The 1964 Great Alaska Earthquake marks its 50th anniversary

by Anonymous on Mar. 27th, 2014

Fifty years ago, on March 27, 1964 at 5:36pm local time, a huge, magnitude 9.2 earthquake rattled the state of Alaska. The quake's epicenter was located about 75 miles east of Anchorage, at a depth of 15 miles. Violent shaking lasted about 4 minutes and triggered several avalanches and landslides, and caused damage to many of Alaska's major cities including Anchorage. Quake-generated tsunamis caused additional damage. A 30-ft wave destroyed Kodiak, Alaska's ocean-front industries and much of the city's fishing fleet.

Despite it being the 2nd largest earthquake ever recorded (a 1960 Chinese quake measured magnitude 9.5), Alaska's Good Friday quake and resulting tsunami caused only 131 deaths (115 in Alaska; 16 in Oregon and California!).

As noted in the video at the top of the page, the Alaska earthquake took place just as plate tectonics was gaining acceptance in the scientific community. The idea of moving and colliding crustal plates had been around since the early 1920s but didn't gain any serious foothold until the 1960s. The developing theory helped explain the 1964 Great Alaska Earthquake, which was the result of subduction of the Pacific plate beneath the North American plate.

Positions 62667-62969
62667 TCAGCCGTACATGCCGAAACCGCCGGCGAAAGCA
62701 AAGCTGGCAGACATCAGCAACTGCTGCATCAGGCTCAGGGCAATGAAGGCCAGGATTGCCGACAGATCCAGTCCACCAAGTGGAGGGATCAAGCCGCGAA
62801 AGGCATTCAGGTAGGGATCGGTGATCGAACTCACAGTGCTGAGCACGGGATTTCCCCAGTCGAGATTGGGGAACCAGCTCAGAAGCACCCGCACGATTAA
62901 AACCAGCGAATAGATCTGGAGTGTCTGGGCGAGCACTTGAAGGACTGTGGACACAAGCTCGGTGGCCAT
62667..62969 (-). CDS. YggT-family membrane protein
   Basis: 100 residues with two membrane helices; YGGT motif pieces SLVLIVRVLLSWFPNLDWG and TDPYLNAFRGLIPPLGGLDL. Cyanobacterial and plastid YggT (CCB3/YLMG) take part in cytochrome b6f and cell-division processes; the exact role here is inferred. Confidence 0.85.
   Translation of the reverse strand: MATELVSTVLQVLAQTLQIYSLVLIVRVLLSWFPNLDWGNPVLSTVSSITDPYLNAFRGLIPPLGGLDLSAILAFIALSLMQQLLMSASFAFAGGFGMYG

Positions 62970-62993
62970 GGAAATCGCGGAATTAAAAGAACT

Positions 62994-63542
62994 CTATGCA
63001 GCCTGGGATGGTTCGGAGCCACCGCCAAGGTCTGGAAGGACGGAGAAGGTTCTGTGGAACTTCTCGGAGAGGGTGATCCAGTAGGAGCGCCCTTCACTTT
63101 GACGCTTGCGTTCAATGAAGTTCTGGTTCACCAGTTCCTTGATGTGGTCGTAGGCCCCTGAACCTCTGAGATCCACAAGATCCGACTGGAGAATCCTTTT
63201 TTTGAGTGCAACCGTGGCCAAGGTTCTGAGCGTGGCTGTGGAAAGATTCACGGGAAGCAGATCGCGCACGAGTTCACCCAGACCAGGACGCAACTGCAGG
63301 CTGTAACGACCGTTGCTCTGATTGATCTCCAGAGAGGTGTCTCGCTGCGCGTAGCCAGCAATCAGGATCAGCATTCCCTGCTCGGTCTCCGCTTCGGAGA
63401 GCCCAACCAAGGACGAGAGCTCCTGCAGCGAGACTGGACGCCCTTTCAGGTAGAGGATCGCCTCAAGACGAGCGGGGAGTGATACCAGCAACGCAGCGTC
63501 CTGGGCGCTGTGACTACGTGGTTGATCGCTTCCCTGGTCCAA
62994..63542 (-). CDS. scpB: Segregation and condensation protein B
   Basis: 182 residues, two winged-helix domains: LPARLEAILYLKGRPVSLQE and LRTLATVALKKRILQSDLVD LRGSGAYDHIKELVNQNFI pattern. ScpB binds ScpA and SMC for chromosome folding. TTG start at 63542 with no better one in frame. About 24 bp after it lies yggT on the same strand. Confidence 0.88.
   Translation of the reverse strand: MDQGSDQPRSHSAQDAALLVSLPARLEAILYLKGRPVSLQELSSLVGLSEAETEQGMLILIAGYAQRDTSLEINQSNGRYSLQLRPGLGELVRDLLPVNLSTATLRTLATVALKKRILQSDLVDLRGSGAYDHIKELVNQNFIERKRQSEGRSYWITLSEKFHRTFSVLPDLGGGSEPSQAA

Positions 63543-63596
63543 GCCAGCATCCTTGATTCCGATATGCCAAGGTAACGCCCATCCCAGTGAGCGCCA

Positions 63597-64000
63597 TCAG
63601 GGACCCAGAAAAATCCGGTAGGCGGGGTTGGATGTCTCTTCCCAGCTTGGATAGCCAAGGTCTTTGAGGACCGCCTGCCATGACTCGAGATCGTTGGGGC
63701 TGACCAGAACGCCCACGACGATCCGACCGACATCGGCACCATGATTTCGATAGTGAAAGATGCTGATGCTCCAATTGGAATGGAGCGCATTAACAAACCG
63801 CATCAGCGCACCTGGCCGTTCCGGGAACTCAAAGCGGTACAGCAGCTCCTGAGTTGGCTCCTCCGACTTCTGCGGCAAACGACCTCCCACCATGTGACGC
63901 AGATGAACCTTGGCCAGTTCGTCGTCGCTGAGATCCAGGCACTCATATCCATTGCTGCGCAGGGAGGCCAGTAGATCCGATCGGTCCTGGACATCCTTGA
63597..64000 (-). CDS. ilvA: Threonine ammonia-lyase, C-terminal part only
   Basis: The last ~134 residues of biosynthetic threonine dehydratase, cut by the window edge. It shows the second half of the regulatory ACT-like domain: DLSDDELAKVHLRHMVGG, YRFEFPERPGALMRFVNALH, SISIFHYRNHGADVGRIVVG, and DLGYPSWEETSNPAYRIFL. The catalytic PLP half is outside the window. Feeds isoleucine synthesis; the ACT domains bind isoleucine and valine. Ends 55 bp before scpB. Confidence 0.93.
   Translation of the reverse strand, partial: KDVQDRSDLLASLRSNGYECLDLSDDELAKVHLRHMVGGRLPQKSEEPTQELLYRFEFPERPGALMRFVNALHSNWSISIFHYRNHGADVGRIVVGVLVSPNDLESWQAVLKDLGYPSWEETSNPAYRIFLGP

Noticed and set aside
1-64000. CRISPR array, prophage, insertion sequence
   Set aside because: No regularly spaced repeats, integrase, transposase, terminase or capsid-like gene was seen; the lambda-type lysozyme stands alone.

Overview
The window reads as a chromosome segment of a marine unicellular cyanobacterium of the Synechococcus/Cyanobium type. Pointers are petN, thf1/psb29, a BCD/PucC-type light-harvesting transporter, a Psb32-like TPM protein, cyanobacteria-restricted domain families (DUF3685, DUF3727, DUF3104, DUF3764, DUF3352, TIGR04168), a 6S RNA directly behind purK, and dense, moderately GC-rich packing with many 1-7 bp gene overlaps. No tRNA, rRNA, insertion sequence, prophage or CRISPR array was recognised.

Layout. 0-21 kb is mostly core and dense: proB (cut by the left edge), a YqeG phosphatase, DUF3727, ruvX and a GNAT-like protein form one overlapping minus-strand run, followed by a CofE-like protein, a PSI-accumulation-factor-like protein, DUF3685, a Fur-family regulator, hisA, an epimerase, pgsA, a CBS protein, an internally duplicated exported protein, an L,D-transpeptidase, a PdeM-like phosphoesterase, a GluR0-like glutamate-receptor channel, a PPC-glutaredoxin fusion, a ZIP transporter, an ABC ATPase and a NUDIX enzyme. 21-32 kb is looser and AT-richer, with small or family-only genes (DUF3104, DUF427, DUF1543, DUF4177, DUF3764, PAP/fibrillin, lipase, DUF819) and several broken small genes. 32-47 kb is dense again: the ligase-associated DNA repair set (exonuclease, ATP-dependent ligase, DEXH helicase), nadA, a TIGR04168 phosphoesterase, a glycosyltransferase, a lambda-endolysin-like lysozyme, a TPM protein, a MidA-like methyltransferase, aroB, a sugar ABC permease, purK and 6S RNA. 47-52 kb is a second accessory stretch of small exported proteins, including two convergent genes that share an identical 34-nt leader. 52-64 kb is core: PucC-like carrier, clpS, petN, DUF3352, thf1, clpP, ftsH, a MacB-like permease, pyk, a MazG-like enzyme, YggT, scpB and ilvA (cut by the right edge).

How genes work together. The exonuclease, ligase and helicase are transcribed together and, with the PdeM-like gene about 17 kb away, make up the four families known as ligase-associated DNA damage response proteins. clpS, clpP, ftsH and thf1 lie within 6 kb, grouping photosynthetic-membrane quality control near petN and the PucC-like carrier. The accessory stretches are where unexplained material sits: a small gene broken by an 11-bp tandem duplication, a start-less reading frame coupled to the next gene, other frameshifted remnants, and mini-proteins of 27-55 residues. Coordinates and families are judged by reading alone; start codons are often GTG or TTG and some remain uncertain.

More scientific information can be found here and here.

The video below show some of the quake's effects in Anchorage and elsewhere.

Your Comments, Thoughts, Questions, Ideas

Noraw--'s picture
Noraw-- says:

Why does the goverment allow people to build villages along the coastline of humungous rivers?

posted on Sun, 03/30/2014 - 2:57pm
Ailish 's picture
Ailish says:

because there is water to fish on

posted on Tue, 04/01/2014 - 11:36am
Paull Newgent's picture
Paull Newgent says:

Because the coast is cool and has fish and there is fresh water.

posted on Fri, 07/18/2014 - 4:09pm
mariana 's picture
mariana says:

because there is not enough room for people to live so they use the coastline from bodies of water

posted on Wed, 06/25/2014 - 11:00am

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